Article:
Community Bonding Of Public Iftars Missing In Big Mosques


Muscat: The holy month of Ramadan has always been a time of community and togetherness for blue-collar Muslim workers from the Indian subcontinent.

Traditionally, they would gather for community Iftars and mass gatherings at large mosques, such as the Grand Mosque and the Sultan Qaboos Mosque in Ruwi. These events fostered a sense of brotherhood and camaraderie among the workers.

However, due to the COVID-19 pandemic, these gatherings have been put on hold in recent years. Understandably, many workers have expressed their disappointment. The absence of these large-scale Iftar events has been felt deeply by the community.

Despite the challenges, smaller mosques have continued to provide Iftar meals, ensuring that the workers are still able to break their fast together. In addition, individuals and organizations have stepped up to distribute Iftar meals this year, showing solidarity and support for the workers.

Mohammed Salauddin, a domestic worker from Bangladesh, fondly remembers the community Iftar meals at the Grand Mosque in previous years. He understands the reasons behind the halt in these gatherings but had hoped to see them resume as things start returning to normal. The larger mosques provide a sense of blessing and unity as the workers come together to pray and break their fast.

For these workers, the Iftar gatherings were not just about the meal itself, but also about the opportunity for community bonding. Starting their day early, these gatherings provided a chance for them to connect with others and strengthen their sense of belonging.

The absence of public Iftars for the fourth consecutive year has left a void in the lives of these workers. However, their resilience and the support they receive from smaller mosques and generous individuals give them hope and remind them of the true spirit of Ramadan.

During Ramadan, frequent visits to mosques enable us to interact with a variety of individuals and establish new friendships," stated Mohammed Babar, a Pakistani expatriate. "The shared experience of breaking fast together enhances our sense of community."

Public Iftar meals are especially important for expatriates with low incomes, helping them save both money and time.

"After a tiring day at work, preparing Iftar meals can be too exhausting," mentioned Salauddin.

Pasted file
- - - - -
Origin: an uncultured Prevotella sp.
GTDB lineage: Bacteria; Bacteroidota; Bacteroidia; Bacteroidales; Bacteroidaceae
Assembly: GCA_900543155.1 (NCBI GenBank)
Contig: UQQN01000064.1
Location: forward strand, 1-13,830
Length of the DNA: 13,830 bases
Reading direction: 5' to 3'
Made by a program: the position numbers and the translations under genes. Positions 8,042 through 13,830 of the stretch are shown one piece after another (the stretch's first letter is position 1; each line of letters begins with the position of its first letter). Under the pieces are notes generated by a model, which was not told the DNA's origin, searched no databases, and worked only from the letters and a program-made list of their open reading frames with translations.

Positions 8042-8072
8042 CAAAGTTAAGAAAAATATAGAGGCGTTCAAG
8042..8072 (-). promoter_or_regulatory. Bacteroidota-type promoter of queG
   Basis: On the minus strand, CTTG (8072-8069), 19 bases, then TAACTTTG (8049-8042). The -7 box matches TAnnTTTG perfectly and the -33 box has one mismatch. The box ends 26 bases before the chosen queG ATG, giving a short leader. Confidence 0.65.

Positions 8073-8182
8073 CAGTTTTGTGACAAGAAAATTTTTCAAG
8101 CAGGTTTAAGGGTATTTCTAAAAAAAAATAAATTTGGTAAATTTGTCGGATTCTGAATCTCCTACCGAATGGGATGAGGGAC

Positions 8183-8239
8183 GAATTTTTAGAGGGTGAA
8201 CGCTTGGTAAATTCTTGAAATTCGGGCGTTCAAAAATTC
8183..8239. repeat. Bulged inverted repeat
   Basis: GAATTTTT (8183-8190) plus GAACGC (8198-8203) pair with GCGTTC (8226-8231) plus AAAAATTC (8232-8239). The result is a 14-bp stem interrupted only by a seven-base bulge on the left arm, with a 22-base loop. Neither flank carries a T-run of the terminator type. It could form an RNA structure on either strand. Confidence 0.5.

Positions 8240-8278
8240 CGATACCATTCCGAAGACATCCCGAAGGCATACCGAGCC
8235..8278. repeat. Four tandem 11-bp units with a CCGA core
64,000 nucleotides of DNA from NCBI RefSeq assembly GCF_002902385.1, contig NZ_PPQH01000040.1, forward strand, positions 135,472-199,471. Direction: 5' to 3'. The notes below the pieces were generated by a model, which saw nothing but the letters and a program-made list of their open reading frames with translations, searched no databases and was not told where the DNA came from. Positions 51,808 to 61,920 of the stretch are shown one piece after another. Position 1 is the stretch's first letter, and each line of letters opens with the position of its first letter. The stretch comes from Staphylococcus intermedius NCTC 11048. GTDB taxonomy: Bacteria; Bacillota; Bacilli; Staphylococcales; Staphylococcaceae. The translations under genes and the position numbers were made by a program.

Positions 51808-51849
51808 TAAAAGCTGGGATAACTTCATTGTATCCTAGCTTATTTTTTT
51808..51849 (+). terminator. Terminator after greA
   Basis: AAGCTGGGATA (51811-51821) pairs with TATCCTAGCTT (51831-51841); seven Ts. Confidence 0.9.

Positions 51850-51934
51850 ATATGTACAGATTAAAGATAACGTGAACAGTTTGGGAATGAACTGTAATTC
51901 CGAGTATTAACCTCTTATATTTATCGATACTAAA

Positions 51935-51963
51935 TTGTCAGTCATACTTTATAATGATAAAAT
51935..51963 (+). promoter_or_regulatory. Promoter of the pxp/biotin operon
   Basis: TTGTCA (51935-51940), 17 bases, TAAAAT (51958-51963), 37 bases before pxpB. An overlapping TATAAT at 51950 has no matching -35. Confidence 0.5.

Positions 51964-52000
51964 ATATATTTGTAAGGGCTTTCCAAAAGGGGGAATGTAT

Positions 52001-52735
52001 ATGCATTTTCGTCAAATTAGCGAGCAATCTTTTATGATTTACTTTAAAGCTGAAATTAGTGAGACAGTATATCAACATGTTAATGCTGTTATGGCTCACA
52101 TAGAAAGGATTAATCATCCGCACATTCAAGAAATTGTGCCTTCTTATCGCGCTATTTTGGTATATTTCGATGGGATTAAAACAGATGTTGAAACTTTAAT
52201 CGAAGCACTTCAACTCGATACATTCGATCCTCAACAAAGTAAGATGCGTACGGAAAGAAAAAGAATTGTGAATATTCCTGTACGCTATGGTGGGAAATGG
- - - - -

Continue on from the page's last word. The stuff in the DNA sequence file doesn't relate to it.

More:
However, it's not just the meal that is missed; it's the warmth and companionship shared with strangers at the mosque.

Rehman A, an Indian expatriate, expressed disappointment over the lack of Iftar gatherings at the Sultan Qaboos Mosque in Ruwi, echoing the sentiment of missed opportunities for community growth.

Despite the absence of communal Iftars, acts of charity continue. Many individuals and organizations distribute Iftar meals daily, with some anonymous donors even arranging food parcels in areas like Ghubra and the Ghala Industrial Area.

"The suffering of the Palestinian people in Gaza deeply saddens us," stated Salim Al Balushi, an Omani donor. "This time, I have chosen to focus my major donation on Gaza. However, I am still making sure to organize Iftar meals, albeit for fewer people."

For many, like Mazin Sharif, a Pakistani laborer, relying on the generosity of others for Iftar meals starkly contrasts with the ease of community gatherings in the past. "Previously, it was simpler to visit a large mosque and share an Iftar meal," Sharif remarked.

Laborers and workers along Ruwi High Street expressed how community Iftars help them save valuable time that would otherwise be spent cooking after a tiring day at work.

Mustafa Mohammed, a Bangladeshi expatriate residing in Hamriya, emphasized, "We work hard every day to make a living. If we have to cook Iftar meals, it takes away from our work hours."

Throughout Ramadan, the generosity of sharing food and supplies transcends cultural and ethnic differences, bringing people from various backgrounds together in a spirit of unity and compassion.


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